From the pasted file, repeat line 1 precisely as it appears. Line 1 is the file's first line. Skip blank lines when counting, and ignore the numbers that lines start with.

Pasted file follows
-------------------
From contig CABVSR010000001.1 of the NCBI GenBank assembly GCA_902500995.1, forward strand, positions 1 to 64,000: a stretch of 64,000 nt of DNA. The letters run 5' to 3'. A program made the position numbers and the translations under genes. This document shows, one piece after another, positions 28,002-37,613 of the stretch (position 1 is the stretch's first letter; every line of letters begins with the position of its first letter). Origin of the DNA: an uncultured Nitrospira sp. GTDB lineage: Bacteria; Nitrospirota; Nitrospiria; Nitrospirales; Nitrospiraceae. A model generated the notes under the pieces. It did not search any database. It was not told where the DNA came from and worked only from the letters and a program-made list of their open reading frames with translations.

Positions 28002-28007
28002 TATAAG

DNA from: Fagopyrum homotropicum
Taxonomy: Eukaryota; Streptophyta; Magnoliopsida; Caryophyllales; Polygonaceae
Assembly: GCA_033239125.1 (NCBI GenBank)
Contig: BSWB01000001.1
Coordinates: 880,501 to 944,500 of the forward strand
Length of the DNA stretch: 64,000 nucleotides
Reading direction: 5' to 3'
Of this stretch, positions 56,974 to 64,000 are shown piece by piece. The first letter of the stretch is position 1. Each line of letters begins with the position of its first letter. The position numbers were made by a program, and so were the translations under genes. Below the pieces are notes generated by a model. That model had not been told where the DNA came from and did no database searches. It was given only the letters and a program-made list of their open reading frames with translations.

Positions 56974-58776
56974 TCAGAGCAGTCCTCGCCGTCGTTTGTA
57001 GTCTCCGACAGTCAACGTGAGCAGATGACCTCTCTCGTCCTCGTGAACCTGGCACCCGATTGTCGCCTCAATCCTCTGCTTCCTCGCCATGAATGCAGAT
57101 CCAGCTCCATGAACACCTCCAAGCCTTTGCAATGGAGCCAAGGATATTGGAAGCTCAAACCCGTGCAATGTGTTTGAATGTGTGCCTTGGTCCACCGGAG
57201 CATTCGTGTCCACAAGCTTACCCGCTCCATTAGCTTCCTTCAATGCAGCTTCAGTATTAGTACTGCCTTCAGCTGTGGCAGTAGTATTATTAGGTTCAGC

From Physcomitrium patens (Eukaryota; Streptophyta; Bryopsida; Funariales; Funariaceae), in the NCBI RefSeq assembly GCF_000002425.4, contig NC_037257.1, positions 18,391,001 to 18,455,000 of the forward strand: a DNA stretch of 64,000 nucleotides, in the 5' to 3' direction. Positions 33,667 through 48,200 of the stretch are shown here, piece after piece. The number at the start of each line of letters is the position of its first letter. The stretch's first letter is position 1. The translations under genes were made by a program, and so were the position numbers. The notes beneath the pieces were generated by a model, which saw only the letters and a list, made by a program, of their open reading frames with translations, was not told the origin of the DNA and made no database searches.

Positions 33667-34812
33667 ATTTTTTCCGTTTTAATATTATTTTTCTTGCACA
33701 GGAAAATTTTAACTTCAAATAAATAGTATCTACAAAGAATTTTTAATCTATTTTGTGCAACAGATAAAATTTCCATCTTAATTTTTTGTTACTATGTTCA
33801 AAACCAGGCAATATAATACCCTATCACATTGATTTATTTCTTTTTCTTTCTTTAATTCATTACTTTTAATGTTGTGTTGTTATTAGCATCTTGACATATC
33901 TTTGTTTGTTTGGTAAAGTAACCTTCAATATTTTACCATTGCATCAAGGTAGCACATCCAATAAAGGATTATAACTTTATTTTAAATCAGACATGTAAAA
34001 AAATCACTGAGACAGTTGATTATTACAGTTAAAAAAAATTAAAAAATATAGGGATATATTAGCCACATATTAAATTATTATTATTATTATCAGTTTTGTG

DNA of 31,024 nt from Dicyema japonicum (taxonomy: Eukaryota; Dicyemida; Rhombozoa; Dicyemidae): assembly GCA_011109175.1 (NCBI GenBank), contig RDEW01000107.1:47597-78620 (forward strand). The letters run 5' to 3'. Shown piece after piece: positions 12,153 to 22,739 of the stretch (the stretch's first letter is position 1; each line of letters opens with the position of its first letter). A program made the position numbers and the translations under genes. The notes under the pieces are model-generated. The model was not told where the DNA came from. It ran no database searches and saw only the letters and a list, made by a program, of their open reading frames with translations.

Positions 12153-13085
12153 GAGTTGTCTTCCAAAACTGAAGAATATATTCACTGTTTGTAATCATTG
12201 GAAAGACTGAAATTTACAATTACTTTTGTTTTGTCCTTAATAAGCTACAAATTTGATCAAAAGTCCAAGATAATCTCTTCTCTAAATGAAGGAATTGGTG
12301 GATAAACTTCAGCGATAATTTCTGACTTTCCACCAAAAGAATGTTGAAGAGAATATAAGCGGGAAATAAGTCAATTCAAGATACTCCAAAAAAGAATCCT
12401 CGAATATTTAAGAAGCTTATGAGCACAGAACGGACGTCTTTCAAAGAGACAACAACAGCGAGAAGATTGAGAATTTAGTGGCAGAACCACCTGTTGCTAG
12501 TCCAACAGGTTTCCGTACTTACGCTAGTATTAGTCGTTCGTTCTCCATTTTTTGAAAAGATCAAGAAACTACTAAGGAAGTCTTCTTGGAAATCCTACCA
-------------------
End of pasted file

From contig CABVSR010000001.1 of the NCBI GenBank assembly GCA_902500995.1, forward strand, positions 1 to 64,000: a stretch of 64,000 nt of DNA. The letters run 5' to 3'. A program made the position numbers and the translations under genes. This document shows, one piece after another, positions 28,002-37,613 of the stretch (position 1 is the stretch's first letter; every line of letters begins with the position of its first letter). Origin of the DNA: an uncultured Nitrospira sp. GTDB lineage: Bacteria; Nitrospirota; Nitrospiria; Nitrospirales; Nitrospiraceae. A model generated the notes under the pieces. It did not search any database. It was not told where the DNA came from and worked only from the letters and a program-made list of their open reading frames with translations.